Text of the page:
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Патент USA US2131197

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Patented Sept." 27, 1938 -'
' 2,131,197
UNITED STATES PATE Nr OFFICE '
2,131,197
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t
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PRODUCTION or coNvERsmN' rao'n'ucrs
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>
or ACETYLENE
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I
Robert Stadler and Albert Auerhahn, Heidelberg, ,
Germany, assignors to I; G. Farbenindustrie.
Aktien‘gesellschaft, Frankfort
7 on - the 4- Main,‘
'
Germany I
' No’Drawing.
"v1.
mApplication' November 8, 1935, Se
rial No. 48,871. In* -:Germany_ November 14,
1934
4 Claims. (Cl. 260-678) ‘
.
The present invention relates to the production cuprous chloride, 200 grams of ammonium chlo
of conversion products of acetylene. _
ride, 20 grams of copperipowder, -_500 grams" of .
It has already been proposed to lh‘epare‘ valu
water and 2 grams of a condensation product
able'conversion products of acetylene by leading derived from ‘stearic acid and hydroxyethane Suiacetylene at elevated temperature through acid phonic
acid. There are‘ obtained per hour, 13
cuprous salt solutions.
When these solutions are
grams of a reaction product 'which consists to the
cooled, however, the salts contained therein sepa
extent of 80 per cent- of‘mono-vinylacetylenef
rate in the form of 'iirmly agglomerating masses Under the-sameconditio'ns but without adding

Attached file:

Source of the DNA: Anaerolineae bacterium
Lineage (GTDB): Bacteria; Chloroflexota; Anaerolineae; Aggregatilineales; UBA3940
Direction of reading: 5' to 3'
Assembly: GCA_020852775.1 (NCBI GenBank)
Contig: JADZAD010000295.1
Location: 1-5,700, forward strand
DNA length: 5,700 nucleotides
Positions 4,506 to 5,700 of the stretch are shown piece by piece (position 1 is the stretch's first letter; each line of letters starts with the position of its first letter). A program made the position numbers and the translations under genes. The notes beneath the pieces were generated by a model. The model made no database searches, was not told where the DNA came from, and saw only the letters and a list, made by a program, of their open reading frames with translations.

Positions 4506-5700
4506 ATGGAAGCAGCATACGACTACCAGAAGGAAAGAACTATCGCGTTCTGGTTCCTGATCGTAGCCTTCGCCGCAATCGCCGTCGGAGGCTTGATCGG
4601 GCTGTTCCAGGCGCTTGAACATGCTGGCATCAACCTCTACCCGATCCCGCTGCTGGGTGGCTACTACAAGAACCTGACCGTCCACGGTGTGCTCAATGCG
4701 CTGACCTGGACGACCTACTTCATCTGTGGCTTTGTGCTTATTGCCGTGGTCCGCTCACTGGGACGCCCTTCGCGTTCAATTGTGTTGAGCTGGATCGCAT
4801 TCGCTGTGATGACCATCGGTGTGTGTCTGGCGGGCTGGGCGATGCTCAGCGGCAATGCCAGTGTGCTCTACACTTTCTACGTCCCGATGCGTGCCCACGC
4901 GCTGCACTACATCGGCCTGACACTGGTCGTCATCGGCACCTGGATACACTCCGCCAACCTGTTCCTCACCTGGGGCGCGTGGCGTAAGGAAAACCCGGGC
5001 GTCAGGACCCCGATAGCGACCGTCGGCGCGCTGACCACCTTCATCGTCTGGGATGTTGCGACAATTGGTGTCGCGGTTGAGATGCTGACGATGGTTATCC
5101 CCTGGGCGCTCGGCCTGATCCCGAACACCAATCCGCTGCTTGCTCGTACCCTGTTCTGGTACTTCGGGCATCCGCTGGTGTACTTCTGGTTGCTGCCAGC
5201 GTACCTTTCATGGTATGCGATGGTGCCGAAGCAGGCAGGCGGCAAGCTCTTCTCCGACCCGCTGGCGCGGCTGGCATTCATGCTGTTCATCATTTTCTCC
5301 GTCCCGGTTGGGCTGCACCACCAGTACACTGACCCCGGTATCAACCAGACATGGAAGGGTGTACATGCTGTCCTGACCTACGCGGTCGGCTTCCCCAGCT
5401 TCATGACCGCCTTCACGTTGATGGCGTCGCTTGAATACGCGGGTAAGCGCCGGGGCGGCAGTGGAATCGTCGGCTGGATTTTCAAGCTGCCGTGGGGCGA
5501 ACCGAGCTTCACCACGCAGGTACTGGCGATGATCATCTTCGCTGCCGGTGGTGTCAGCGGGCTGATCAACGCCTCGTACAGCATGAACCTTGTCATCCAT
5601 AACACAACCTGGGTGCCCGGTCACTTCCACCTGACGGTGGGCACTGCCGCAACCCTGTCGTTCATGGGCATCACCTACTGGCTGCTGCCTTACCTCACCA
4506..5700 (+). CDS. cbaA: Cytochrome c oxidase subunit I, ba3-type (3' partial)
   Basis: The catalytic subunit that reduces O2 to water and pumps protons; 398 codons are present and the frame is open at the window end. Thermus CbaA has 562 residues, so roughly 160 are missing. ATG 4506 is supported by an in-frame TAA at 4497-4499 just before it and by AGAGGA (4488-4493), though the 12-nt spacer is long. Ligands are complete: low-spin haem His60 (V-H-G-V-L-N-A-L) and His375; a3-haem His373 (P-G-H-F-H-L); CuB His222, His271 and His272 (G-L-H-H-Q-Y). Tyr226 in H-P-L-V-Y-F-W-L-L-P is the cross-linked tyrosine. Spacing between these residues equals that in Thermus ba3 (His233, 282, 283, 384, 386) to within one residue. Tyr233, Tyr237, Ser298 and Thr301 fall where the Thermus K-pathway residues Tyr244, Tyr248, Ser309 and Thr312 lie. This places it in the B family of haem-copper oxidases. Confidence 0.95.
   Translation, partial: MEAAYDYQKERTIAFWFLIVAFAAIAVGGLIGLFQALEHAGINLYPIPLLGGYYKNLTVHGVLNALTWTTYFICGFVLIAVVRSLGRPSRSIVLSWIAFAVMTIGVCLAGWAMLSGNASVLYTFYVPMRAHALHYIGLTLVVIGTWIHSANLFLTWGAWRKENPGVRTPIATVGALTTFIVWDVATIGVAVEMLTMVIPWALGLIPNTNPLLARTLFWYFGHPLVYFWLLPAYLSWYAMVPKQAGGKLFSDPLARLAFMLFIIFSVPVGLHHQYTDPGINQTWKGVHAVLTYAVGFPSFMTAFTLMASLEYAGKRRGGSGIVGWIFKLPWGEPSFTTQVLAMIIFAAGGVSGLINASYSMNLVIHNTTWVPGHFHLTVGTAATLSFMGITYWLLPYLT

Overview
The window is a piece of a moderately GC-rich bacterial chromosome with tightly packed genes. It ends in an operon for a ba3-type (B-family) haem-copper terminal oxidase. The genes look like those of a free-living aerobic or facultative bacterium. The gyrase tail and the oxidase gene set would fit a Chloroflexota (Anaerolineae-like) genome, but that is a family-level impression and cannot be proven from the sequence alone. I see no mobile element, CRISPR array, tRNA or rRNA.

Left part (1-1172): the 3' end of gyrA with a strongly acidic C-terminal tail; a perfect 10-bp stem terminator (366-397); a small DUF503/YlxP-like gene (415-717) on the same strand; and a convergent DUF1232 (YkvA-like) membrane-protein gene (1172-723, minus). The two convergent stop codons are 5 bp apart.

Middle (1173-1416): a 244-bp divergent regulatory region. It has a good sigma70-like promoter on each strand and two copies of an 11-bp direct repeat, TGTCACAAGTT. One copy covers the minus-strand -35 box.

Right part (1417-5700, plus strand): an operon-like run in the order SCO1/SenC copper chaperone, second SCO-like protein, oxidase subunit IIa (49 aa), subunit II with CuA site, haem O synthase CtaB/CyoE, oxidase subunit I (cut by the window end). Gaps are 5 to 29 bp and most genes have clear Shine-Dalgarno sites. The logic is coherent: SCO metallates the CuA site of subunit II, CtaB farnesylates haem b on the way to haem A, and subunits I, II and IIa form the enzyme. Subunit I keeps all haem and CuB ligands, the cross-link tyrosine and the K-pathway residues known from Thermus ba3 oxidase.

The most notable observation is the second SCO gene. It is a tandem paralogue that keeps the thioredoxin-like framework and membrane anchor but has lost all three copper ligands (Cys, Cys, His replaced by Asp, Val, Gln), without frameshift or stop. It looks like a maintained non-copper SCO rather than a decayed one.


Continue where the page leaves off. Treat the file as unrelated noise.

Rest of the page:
whereby stoppages within the apparatus ire- '
the said condensation product only 10 grams of‘
_a' reaction product are obtained and hard con 10
glomerated masses of crystals areseparated 01?
, We have now found that the said drawback can so that a continuous working is ‘impossible.
10 quently occur which may lead to troublesome dis
turbances in operation.
be readily obviated by adding to the cuprous salt
solution dispersion stabilizers. On account of the
addition of these, stabilizers, the salts separating
, Example 2
30 litres of acetylene are led per hour through
a mixture, heated to 90° C., [of 500 grams of
out are deposited in a‘?nely divided state and do
not agglomerate, consequently','stoppages within
‘15 .
cuprous chloride, 200 grams of ammonium chlo
the apparatus do not occur.
ride, 20 grams of copper powder; 500 grams of
., By the term dispersion stabilizers are‘meant _, water and 2 grams of the sodium salt‘ of a buty
20 substances-which keep in their disperse distribu
lated naphthalene sulphonic acid. There are obi
tion' bodies which have separated from solutions. ’ tained per hour 13 grams of a reaction product
Suitable dispersion stabilizers are for example consisting'for the 'most part of monovinylacet'w
vegetable mucilages, water-soluble kinds of gum,
ylene.~ ‘Under. the same co'ndition's'but without
substances‘ having gelatinizing power, such as
25 agar-agar, pectins, dispersing agents, such as
true aliphatic. sulphonic acids of high molecular
weight, in particular condensation products from
fatty acids and hydroxyalkyl or aminoalkyl sul
.phonic acids, sulphonic esters of alcohols of high